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Scripture, and very variously explained by those that do use it, and very much stumbled at by those I was there speaking to, who were such, as I there say, “Who will not take a blessing, unless they be instructed what need they had of it, and why it was bestowed upon them ;" I left it, with the other disputed doctrines of Christianity, to be looked into (to see what it was Christ had taught concerning it) by those who were Christians, and believed Jesus to be the Saviour promised, and sent from God. And to those who yet doubted that he was so, and made this objection, “ What need was there of a Saviour ?" I thought it most reasonable to offer such particulars only as were agreed on by all Christians, and were capable of no dispute, but must be acknowledged by every body to be needful. This, though the words above-quoted out of the Reasonableness of Christianity, &c. p. 129, show to be my design; yet the creed-maker plainly gives me the lie, and tells me it was not my design. “ All the world are faithless, false, treacherous, hypocritical strainers upon their reason and conscience, dissemblers, journeymen, mercenary hirelings, except Mr. Edwards: I mean, all the world that opposes him. And must not one think he is mightily beholden to the excellency and readiness of his own nature, who is no sooner engaged in controversy, but he immediately finds out in his adversaries these arts of equivocation, lying, and effrontery, in managing of it? Reason and learning, and acquired improvements, might else have let him gone on with others, in the dull and ordinary way of fair arguing; wherein, possibly, he might have done no great feats. Must not a rich and fertile soil within, and a prompt genius, wherein a man may readily spy the propensities of base and corrupt nature, be acknowledged to be an excellent qualification for a disputant, to help him to the quick discovery and laying open of the faults of his opponents; which a mind otherwise disposed would not so much as suspect? But Mr. Bold, without this, could not have been so soon found out to be a journeyman, a dissembler, an hired mercenary, and stored with all those good qualities, wherein he hath his full share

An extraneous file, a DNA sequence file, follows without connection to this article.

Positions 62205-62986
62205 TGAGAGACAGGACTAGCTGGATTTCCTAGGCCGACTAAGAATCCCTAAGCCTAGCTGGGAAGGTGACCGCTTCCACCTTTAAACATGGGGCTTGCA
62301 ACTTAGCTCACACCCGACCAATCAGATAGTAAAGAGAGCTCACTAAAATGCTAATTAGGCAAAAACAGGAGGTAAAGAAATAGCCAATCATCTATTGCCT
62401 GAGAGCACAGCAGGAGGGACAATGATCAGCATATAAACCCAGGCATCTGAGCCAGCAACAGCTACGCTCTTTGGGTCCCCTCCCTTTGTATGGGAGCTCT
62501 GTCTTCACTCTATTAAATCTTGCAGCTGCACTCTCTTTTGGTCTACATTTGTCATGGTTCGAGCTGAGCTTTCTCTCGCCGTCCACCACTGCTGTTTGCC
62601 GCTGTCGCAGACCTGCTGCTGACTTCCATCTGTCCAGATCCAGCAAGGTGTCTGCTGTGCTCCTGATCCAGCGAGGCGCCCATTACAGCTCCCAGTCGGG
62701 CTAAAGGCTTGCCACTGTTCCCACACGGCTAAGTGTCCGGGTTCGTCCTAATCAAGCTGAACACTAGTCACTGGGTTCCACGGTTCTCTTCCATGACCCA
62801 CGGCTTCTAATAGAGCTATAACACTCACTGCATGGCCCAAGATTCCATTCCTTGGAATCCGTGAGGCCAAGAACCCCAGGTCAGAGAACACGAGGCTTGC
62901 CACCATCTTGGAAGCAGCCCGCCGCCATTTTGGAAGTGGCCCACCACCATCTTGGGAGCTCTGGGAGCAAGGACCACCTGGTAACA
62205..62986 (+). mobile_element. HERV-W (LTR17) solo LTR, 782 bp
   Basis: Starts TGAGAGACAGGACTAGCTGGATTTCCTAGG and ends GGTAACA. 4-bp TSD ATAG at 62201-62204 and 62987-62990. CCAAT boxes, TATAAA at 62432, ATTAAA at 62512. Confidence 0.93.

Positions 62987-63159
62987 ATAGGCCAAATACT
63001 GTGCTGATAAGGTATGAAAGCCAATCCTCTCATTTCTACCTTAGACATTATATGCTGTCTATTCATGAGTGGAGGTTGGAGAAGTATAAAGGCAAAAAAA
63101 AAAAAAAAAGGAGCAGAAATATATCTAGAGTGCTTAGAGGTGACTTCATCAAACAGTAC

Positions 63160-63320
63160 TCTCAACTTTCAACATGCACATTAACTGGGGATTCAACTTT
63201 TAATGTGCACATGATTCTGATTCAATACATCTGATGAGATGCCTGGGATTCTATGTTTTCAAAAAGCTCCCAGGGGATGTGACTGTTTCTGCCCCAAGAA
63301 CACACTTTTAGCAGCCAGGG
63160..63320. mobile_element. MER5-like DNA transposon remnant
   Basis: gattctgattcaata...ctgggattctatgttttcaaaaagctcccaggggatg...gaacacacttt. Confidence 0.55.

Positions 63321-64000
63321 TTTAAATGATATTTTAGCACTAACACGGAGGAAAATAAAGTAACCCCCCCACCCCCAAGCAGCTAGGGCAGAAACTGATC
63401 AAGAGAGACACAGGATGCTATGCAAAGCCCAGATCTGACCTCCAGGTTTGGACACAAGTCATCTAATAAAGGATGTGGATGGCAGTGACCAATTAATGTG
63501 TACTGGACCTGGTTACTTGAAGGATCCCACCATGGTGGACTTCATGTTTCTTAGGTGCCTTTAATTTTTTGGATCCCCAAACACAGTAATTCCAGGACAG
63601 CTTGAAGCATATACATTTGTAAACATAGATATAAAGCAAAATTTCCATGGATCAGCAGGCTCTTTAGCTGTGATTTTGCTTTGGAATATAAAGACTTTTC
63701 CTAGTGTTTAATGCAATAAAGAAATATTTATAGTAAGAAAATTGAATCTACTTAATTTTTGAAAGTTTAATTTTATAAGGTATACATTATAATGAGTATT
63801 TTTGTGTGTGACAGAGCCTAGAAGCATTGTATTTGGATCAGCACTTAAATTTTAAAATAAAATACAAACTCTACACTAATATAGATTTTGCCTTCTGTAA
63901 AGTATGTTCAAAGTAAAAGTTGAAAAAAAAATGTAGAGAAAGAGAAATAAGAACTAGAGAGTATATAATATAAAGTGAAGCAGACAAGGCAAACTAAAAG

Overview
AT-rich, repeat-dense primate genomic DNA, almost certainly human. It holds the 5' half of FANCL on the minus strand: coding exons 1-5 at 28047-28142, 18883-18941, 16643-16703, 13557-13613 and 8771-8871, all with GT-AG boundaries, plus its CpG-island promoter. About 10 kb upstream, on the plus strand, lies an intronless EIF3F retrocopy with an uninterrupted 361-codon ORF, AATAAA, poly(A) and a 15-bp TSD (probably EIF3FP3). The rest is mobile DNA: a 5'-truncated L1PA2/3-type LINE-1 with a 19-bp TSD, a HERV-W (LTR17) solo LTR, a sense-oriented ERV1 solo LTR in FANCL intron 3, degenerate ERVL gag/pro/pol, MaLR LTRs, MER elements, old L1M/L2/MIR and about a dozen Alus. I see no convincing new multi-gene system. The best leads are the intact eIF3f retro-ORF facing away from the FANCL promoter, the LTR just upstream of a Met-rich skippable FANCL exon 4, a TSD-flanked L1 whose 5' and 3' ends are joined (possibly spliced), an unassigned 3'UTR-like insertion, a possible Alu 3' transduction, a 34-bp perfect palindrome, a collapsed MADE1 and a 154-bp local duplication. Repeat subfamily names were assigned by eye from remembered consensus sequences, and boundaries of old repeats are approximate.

with me.

But why would he then venture upon Mr. Edwards, who is so very quick-sighted in these matters, and knows so well what villanous man is capable of?

I should not here, in this my Vindication, have given the reader so much of Mr. Bold's reasoning, which, though clear and strong, yet has more beauty and force as it stands in the whole piece in his book; nor should I have so often repeated this remark upon each passage, viz, To this Mr. Edwards answers not;" had it not been the shortest and properest comment could be made on that triumphant paragraph of his, which begins in the 128th page of his Socinian creed; wherein, among a great deal of no small strutting, are these words : “By their profound silence they acknowledge they have nothing to reply.” He that desires to see more of the same noble strain, may have recourse to that eminent place. Besides, it was fit the reader should have this one taste more of the creed-maker's genius, who, passing by in silence all these clear and apposite replies of Mr. Bold, loudly complains of him, p. 259, « That where he [Mr. Bold] finds something that he dares not object against, he shifts it off.” And again, p. 260, “ That he does not make any offer at reason ; there is not the least shadow of an argument-As if he were only hired to say something against me (the creedmaker), though not at all to the purpose: and truly, any man may discern a mercenary stroke all along; with a great deal more to the same purpose. For such language as this, mixed with scurrility, neither fit to be spoken by, nor of, a minister of the gospel, make up the remainder of his postscript. But to prevent this for the future, I demand of him, that if in either of his treatises there be any thing against what I have said in my Reasonableness of Christianity, which he thinks not fully answered, he will set down the proposition in direct words, and note the page of his book where it is to be found : and I promise him to answer it. For as for his railing, and other stuff besides the matter, I shall hereafter no more trouble myself to take notice of it. And so much for Mr. Edwards.